Tuesday, July 9, 2013

Finalist for Superintendent Background Research: Jeanice Kerr Swift

Time presses. The school board is on a very fast timeline to make a decision about semi-finalists, and I don't have half the information I would like to have! I will add more as I find out more (at least for the finalists), but for now I'm just going to share a disorganized group of information, take from it what you can. For the finalists we will try to find out more information.

Jeanice Kerr Swift--comes from Colorado Springs, Colorado district. Went to University of Texas-Arlington, University of Colorado, and University of Denver, where her dissertation was titled Realizing School Improvement. I couldn't find a copy of the dissertation, so I have no idea what it says or whether I agree with her. Her background is clearly in curriculum. 

Youtube videos on Jiji Spatial Temporal Math (I'm not clear if these are promotional videos. They were put up by the MIND Research Group, which I think is the owner of ST Math).

On ST Math:


And here she is talking about the Response to Intervention Network:

According to wikipedia, RTI is: 

RTI is a “method of academic intervention used in the United States to provide early, systematic assistance to children who are having difficulty learning. RTI seeks to prevent academic failure through early intervention, frequent progress measurement, and increasingly intensive research-based instructional interventions for children who continue to have difficulty.” One of the “core assumptions” of RTI is that “data should drive decision making.” “The first level of data collected in the RTI process comes from universal school-wide screenings...Screenings usually occur three times per year (fall, winter, and spring), and the data from these assessments help to guide instruction through the three tiers of the RTI process.”
There is a lot of talk in the video (although by teachers, not Dr. Swift) about: data gathering at the school in order to gauge student ability; graphing student progress; and one teacher goes so far as to say “We don’t sit around and discuss the student; we sit around and discuss the student’s data.” (this quote at around 2:20 in the video).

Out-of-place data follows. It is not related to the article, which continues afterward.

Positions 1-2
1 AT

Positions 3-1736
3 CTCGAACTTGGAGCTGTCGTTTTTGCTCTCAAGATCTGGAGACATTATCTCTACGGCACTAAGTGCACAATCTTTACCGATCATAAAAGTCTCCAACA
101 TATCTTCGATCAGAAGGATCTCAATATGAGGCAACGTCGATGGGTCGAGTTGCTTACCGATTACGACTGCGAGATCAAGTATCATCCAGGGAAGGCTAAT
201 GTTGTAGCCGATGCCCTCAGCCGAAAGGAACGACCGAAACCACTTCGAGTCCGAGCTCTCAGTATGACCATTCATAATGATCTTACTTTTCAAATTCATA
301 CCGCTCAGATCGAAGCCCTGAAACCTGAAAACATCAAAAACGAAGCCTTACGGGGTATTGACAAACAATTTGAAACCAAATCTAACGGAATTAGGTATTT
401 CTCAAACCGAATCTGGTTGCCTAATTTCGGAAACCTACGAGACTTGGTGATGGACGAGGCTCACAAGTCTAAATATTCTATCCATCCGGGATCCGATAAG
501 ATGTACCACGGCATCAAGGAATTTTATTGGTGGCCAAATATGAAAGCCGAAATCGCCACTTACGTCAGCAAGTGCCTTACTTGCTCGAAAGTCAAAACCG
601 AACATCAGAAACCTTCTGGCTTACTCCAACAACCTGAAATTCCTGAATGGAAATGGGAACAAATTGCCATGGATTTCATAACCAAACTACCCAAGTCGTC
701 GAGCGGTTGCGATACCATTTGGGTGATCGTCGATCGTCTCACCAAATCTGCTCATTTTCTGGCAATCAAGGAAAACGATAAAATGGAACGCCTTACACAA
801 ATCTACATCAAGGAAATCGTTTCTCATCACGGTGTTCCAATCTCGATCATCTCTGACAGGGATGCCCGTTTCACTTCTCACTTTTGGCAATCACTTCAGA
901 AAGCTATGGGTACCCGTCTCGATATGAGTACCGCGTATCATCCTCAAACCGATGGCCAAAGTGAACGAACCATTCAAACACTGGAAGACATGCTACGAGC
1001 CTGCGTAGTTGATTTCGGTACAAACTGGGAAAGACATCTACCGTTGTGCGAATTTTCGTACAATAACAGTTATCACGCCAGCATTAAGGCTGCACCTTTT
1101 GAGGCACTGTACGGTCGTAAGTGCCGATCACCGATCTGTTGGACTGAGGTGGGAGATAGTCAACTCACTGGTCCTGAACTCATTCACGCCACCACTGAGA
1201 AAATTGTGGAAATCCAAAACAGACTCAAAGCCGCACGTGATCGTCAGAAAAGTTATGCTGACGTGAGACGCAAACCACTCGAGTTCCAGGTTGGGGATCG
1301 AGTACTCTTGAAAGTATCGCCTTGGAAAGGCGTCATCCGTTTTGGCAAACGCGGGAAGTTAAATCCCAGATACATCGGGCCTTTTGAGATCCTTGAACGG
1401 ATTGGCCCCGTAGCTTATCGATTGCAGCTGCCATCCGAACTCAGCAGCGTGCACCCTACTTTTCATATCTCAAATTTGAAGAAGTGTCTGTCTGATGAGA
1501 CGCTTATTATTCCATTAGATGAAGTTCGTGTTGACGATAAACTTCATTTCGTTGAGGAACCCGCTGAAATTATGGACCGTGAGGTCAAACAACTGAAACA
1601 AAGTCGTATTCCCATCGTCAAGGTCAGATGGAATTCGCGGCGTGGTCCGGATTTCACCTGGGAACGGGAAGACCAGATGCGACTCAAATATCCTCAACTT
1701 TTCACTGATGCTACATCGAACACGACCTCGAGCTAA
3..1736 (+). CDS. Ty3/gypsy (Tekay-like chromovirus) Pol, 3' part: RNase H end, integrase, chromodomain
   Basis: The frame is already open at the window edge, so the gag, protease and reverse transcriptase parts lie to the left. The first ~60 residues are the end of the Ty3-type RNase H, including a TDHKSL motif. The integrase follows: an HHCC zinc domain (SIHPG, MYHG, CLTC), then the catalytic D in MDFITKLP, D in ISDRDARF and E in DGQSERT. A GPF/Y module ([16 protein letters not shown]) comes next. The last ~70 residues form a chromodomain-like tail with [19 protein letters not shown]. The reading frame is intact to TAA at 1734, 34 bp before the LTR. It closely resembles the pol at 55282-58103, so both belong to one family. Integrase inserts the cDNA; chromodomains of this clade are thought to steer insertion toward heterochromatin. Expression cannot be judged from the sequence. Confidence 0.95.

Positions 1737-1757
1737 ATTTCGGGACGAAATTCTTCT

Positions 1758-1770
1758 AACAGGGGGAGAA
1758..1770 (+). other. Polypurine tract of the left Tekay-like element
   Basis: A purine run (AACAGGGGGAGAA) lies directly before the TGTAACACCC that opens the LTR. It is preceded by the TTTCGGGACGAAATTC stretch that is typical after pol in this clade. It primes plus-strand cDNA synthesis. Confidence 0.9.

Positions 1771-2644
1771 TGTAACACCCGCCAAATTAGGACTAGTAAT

On the positive side, during her interview today she did seem to have an interest in having a diverse array of schools, pointing to successes in the district she is in now, highlighting arts-oriented and Montessori focused schools.

She seems passionate about curriculum and I don't get a strong sense of her budget or communication skills.

Colorado Springs District 11 has nearly 30,000 students, but a declining number of students and a similar funding setup to Michigan's.


  1. To be fair, RTI is a data driven system that is required by law in order to qualify a child for special ed as a child with a learning disability. It's not a bad idea -- you can't say a kid has a disability unless you've tried to help them and it hasn't worked. This is aimed at reducing the vast overidentification of children of color as having LD and cognitive impairments as well as emotional disturbances.

    So we can't blame Swift for RTI being based on data -- that's what it is. We may wish to be cautious about how she sees that use of data because, as you allude to, it's a double edged sword. It's one thing to say "prove to me you've tried before you slap a label on this kid." It's another to reduce the kid to data.

  2. Thank you, that is very helpful. I didn't know what RTI is. I think it's a good thing that she knows something about special education.

  3. For what it's worth, Mind Research is a not-for-profit research organization that develops educational software grounded in basic science of how kids learn and is loosely connected to UC-Irvine. I am impressed by their work.

  4. Anonymous 1 is partially correct. Response to Intervention (RTI) is indeed a very data-centric process and may be used to qualify a student as having a "Specific Learning Disability" under IDEA (Federal law). However, no school district in WISD has implemented RTI with sufficient rigor (meaning data collection and data analysis) to qualify to use RTI for this purpose under Michigan's Special Education regulations.

    Therefore, AAPS is supposed to use an alternative process called "Cross-Battery Analysis" to determine if the student shows "a pattern of strengths and weaknesses" characteristic of a learning disability. However, they have been applying this technique by requiring multiple "normative" weaknesses, meaning performance very far below average, without consideration for the Federal Office of Special Education Programs (OSEP) requirement that each student's performance should be compared to his or her own expected performance, given their cognitive abilities in the relevant area.

    Some AAPS staff members claim that the Achievement Team Process is a different name for RTI. While there is a database available to the whole district with some entries on some students, at all the schools I am familiar with, the AAPS Achievement Team process has not (yet?) been implemented with fidelity to the usual standards of RTI.